Tax reporting rules for remote sellers may change if Congress approves pending federal legislation. Sellers should prepare for the potential impacts of these changes.
How Remote Sellers Can Prepare for Pending Sales Tax Legislation
States are struggling to capture lost sales tax revenue, but many have made attempts to change existing rules detailing when sellers need to collect tax. Several pending federal bills and proposals would also address this issue. These legislative developments could have significant impact on business processes for remote sellers, especially those who do not currently collect sales tax in all jurisdictions within the U.S.
Businesses should be aware of these proposals and understand the potential impact each could have on their compliance obligations, as well as what steps to take if any of these proposals moves forward. Here are the four pieces of legislation that, if passed, will have sales tax repercussions for remote sellers:
- The Destination Principle and the Remote Transaction Parity Act
The RTPA requires most of the same simplifications as the MFA. It also adheres to the destination principle in determining where tax applies and offers liability relief.
- No Regulation Without Representation Act and Nexus
This bill would essentially mean businesses without a physical presence would not be required to collect tax. It would also remove affiliate nexus or click-through nexus laws that have broadened the scope of what constitutes nexus.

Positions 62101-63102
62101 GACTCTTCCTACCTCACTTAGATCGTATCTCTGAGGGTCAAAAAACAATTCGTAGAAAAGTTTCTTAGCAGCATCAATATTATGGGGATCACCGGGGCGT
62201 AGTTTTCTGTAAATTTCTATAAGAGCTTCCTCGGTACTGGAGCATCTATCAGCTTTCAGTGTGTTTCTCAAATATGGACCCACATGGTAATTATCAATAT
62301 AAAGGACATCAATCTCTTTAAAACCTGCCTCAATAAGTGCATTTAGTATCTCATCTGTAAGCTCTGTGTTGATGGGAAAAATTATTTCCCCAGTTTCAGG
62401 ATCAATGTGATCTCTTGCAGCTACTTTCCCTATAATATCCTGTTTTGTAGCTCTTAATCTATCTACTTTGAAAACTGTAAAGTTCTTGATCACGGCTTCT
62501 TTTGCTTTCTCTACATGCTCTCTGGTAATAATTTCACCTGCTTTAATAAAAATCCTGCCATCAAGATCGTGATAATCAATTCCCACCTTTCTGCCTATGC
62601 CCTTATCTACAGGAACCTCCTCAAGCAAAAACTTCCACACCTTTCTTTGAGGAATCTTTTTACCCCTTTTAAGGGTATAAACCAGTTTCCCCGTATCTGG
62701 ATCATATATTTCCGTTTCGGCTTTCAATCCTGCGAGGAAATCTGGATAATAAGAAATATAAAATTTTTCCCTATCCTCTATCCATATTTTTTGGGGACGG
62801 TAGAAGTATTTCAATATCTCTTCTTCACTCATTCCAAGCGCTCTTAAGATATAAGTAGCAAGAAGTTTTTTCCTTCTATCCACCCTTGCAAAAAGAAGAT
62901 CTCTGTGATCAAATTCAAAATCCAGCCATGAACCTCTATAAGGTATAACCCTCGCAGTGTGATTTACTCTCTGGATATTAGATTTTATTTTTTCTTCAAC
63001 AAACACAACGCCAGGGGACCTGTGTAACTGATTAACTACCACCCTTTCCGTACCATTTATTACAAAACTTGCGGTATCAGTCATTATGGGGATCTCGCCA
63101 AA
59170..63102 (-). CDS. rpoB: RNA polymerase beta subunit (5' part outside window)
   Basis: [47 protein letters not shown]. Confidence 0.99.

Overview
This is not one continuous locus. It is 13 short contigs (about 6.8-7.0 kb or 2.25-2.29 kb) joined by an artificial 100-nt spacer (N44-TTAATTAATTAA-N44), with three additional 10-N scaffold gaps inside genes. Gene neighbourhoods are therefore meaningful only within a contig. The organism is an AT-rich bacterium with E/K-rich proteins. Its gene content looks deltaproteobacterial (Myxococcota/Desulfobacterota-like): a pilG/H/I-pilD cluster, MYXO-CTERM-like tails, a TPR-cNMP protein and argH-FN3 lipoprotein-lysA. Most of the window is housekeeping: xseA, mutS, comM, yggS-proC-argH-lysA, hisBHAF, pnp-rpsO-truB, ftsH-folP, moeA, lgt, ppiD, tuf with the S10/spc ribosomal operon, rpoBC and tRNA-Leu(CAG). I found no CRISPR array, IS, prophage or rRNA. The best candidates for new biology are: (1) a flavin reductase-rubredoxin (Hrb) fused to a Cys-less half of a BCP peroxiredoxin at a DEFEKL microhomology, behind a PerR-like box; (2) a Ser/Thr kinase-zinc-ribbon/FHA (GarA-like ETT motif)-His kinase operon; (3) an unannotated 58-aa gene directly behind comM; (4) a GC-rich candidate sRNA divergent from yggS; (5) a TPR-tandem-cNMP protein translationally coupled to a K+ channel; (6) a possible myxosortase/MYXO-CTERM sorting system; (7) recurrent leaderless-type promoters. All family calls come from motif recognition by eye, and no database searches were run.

- Determination and the Marketplace Fairness Act
The MFA maintains the destination principle for determining the location of tax, which dictates the tax rules apply in the place where the item is delivered to the customer. The bill provides liability relief to remote sellers using the certified software and for mistakes made due to misinformation from or errors by the state.
- The Online Sales Tax Simplification Act
The OSSA takes a different approach to taxing remote sales. While the principle of allowing states to tax remote commerce remains the same, this proposal has markedly different rules for determining the tax rate, tax laws and location of the transaction than either the MFA or RTPA.
Though it is not clear which — if any — of these proposals will be enacted, the business impact of the MFA, RTPA or OSSA would be significant. As such, organizations selling across the US and not collecting sales tax currently should review each state in which they sell and consider what they would need to do to comply in each jurisdiction.
To learn more about the business impacts of this pending legislation, download the full white paper
Pending Federal Legislation Regarding Sales Tax Compliance for Remote Sellers.
The post Remote Sellers: What You Can Do to Prepare for Pending Legislation appeared first on Sovos Compliance.
About the Author
Matt Walsh is the Principal of Indirect Tax. Matt and his department ensure that all Sovos tax and reporting solutions are compliant with global indirect tax laws. He also provides strategic direction, guidance and recommendations for product enhancements and development. Matt is also focused on fostering and managing government and industry relationships.Matt has over 17 years of experience in compliance, including starting as a tax counsel in the tax department and then advancing from Manager to Director of Tax Research and from there to Senior Director of Tax to his present position. He also was formerly a Team Manager at John Hancock Financial Services. Matt is currently a member of the Technical Advisory Group of the OECD (Working Party #9), which drafts model legislation and implementation guidelines for the taxation of cross-border services.Matt has a BS in Business Administration from the MA College of Liberal Arts as well as a JD from the New England School of Law.More Content by Matt Walsh